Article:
Zach*, a writer in New York City, agreed. He’s been swiping more on Tinder and Grindr out of boredom. “But the idea of matching with someone and chatting during this time seems like a great distraction and positivity in these dark times,” he told MTV News.
And as Brent*, who also lives in New York City, pointed out, the pandemic serves as a built-in conversation-starter. “Social distancing is generally the thing my matches and I are talking about,” he said. “It’s become a weird bonding element, since it’s one of those rare moments in society that we’re all experiencing something together. It’s become its own form of small talk, but it’s also uniquely personal, given how it’s impacted our daily lives.”
While social distancing, which suggests that people stay home as much as they can, might be a new conversation starter, doctors warn that strict quarantines can have adverse effects on people’s emotional and mental health, and multiple studies have found that people with strong relationships even tend to live longer than their isolated counterparts. As a result, more and more people are logging onto video chats with friends and family for everything from birthday parties to karaoke. And no matter how big or small your friend circle is, people are still craving connections with those outside their usual crews. “There’s something special about connecting with someone new,” Zach said. “And with these apps, we’re able to do that during quarantine; we can socially distance but not socially isolate.”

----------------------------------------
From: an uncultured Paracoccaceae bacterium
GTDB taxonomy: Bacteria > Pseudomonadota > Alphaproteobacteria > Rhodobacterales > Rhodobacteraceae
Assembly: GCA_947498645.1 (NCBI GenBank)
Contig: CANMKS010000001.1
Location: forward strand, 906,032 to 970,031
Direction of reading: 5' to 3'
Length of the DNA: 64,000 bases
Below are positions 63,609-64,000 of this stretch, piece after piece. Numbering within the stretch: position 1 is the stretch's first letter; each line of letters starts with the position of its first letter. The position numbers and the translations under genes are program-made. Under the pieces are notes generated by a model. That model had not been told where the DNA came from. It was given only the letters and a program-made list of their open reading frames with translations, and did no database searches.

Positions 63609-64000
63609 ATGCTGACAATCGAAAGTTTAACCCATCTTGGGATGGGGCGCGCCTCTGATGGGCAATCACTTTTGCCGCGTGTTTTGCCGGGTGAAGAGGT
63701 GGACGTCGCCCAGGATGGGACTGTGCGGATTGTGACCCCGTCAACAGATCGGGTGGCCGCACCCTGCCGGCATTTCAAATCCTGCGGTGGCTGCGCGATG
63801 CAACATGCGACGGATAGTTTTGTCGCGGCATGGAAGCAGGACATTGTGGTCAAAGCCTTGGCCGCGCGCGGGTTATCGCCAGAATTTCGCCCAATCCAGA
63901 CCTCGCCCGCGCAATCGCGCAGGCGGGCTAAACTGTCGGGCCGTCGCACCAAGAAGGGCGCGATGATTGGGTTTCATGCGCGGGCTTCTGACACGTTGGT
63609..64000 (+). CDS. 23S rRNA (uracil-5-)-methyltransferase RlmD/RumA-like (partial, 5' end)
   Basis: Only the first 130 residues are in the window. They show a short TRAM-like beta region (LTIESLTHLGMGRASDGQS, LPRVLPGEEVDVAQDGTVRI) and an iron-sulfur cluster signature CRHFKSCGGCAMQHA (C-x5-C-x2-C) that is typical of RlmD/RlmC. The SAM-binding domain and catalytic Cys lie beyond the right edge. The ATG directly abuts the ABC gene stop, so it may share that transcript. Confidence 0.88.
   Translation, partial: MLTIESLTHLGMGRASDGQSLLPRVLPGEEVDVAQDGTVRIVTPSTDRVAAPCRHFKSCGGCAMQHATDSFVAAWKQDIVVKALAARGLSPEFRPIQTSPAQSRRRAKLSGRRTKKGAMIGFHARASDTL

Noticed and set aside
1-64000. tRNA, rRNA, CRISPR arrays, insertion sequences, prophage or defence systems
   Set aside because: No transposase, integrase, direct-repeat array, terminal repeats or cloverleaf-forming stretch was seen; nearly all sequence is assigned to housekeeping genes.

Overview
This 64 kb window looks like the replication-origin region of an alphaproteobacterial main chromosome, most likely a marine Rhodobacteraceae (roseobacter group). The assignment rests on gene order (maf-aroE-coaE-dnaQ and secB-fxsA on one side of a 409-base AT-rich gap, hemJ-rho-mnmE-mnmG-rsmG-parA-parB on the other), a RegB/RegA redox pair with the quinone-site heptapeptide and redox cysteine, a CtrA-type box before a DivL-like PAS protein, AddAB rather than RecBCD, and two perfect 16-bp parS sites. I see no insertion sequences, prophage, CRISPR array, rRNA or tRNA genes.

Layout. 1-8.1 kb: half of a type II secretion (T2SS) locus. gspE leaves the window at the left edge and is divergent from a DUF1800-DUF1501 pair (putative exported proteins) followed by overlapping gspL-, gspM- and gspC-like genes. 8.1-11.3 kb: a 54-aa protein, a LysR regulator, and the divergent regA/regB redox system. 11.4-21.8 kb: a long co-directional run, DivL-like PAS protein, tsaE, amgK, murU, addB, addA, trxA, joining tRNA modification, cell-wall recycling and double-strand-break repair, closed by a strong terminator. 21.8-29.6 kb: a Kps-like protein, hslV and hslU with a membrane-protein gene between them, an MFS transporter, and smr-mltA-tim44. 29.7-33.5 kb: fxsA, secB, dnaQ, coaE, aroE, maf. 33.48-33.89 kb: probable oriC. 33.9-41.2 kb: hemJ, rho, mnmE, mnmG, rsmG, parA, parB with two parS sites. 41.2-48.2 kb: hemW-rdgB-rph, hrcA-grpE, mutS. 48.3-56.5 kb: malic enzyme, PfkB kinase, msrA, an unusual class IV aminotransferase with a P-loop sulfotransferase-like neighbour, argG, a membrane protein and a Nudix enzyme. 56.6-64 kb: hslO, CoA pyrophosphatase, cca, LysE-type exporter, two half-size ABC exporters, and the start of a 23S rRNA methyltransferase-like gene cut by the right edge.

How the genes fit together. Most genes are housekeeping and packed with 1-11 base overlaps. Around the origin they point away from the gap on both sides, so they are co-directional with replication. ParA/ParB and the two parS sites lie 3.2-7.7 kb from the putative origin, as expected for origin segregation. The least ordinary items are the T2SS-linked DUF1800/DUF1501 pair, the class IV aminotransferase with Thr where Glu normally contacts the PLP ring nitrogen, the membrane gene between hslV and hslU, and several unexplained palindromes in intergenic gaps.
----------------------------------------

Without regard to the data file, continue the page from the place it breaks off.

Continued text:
Chelsea*, a marketing manager in Illinois, isn’t averse to a prolonged period of communication with someone she matches with, in part because it’s something she’s navigated before. “I was in a long-distance relationship for two years and all we had was digital communication, especially when we first started talking,” she told MTV News. That relationship has since ended, but she remembers that even when they visited each other regularly, they would still put a premium on digital conversations. She’s since applied that mentality to her online dating experience. “Talking to someone for a while is good, and gives you the opportunity to look forward to an actual date,” she said.
The Platforms Are Playing Their Part
The apps themselves have gotten the memo that more people than ever are increasingly online, and they’re shifting both their messaging and products accordingly: In-app corporate messages from at least three platforms have stressed the need for social distancing and provided resources for users’ coronavirus-related questions. Feeld allows people to set their location to “quarantine,” and Tinder took down the paywall on its global swipe feature.